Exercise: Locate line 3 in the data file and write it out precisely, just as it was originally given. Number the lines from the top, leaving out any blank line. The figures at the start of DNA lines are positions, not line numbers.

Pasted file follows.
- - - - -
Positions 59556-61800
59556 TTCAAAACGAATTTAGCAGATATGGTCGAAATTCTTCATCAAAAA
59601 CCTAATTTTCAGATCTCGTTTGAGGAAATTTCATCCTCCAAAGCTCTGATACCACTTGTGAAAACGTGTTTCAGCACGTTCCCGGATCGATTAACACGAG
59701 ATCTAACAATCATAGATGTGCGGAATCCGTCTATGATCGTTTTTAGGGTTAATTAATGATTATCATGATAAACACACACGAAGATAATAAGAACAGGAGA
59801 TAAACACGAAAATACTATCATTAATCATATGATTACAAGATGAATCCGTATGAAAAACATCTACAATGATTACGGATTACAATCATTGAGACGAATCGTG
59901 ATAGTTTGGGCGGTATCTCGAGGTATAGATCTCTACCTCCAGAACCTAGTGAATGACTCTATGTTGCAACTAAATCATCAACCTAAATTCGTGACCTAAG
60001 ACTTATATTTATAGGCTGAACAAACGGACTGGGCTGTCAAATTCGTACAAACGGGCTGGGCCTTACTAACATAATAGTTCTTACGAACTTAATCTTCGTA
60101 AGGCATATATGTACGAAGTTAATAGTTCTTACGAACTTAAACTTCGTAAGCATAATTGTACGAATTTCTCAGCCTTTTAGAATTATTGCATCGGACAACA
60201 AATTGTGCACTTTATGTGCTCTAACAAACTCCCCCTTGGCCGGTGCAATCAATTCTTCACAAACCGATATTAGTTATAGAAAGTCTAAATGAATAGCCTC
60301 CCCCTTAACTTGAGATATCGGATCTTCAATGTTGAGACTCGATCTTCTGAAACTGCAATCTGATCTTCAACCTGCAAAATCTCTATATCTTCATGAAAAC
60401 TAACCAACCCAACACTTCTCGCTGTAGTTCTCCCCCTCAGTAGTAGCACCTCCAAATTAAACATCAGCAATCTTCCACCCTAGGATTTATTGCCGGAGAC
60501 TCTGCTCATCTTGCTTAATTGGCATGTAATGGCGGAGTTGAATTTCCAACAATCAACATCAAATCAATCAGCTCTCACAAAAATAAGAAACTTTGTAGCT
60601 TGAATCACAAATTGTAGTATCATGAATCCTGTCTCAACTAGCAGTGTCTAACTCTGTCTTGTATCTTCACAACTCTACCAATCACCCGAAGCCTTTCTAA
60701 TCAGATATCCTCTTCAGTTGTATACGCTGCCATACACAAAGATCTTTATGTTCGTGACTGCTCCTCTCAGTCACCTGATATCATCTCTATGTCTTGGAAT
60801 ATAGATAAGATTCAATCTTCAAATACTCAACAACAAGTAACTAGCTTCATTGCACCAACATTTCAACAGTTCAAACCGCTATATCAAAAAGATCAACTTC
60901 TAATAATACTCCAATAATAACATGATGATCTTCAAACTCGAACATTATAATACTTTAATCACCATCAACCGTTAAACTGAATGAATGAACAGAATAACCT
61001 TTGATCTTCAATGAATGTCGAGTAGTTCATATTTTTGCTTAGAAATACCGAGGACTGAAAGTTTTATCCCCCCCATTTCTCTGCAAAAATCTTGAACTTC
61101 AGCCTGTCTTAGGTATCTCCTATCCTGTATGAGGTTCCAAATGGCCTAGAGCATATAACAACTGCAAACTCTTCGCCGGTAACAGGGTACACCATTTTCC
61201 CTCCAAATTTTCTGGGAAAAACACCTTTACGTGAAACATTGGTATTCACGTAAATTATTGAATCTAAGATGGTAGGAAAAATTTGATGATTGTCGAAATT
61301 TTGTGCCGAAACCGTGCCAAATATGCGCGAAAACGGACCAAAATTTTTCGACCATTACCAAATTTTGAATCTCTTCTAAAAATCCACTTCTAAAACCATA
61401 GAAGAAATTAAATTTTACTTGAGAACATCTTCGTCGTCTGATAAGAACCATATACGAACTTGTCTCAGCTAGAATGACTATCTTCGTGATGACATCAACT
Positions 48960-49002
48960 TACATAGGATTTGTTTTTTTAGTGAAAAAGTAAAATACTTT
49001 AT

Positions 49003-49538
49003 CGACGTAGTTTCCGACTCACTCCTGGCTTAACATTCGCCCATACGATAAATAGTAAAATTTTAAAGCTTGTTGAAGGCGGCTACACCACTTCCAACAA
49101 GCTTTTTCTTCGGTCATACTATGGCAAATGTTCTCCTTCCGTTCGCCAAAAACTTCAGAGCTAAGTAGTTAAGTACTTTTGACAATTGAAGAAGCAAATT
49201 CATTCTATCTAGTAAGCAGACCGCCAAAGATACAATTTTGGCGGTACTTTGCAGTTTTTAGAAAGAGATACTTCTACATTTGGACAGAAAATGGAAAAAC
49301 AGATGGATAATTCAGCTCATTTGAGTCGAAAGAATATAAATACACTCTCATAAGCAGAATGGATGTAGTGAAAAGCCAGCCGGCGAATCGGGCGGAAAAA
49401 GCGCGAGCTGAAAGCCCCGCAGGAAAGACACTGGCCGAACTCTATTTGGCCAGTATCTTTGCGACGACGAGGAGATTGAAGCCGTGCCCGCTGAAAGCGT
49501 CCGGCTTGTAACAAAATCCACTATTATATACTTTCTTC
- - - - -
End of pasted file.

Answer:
59601 CCTAATTTTCAGATCTCGTTTGAGGAAATTTCATCCTCCAAAGCTCTGATACCACTTGTGAAAACGTGTTTCAGCACGTTCCCGGATCGATTAACACGAG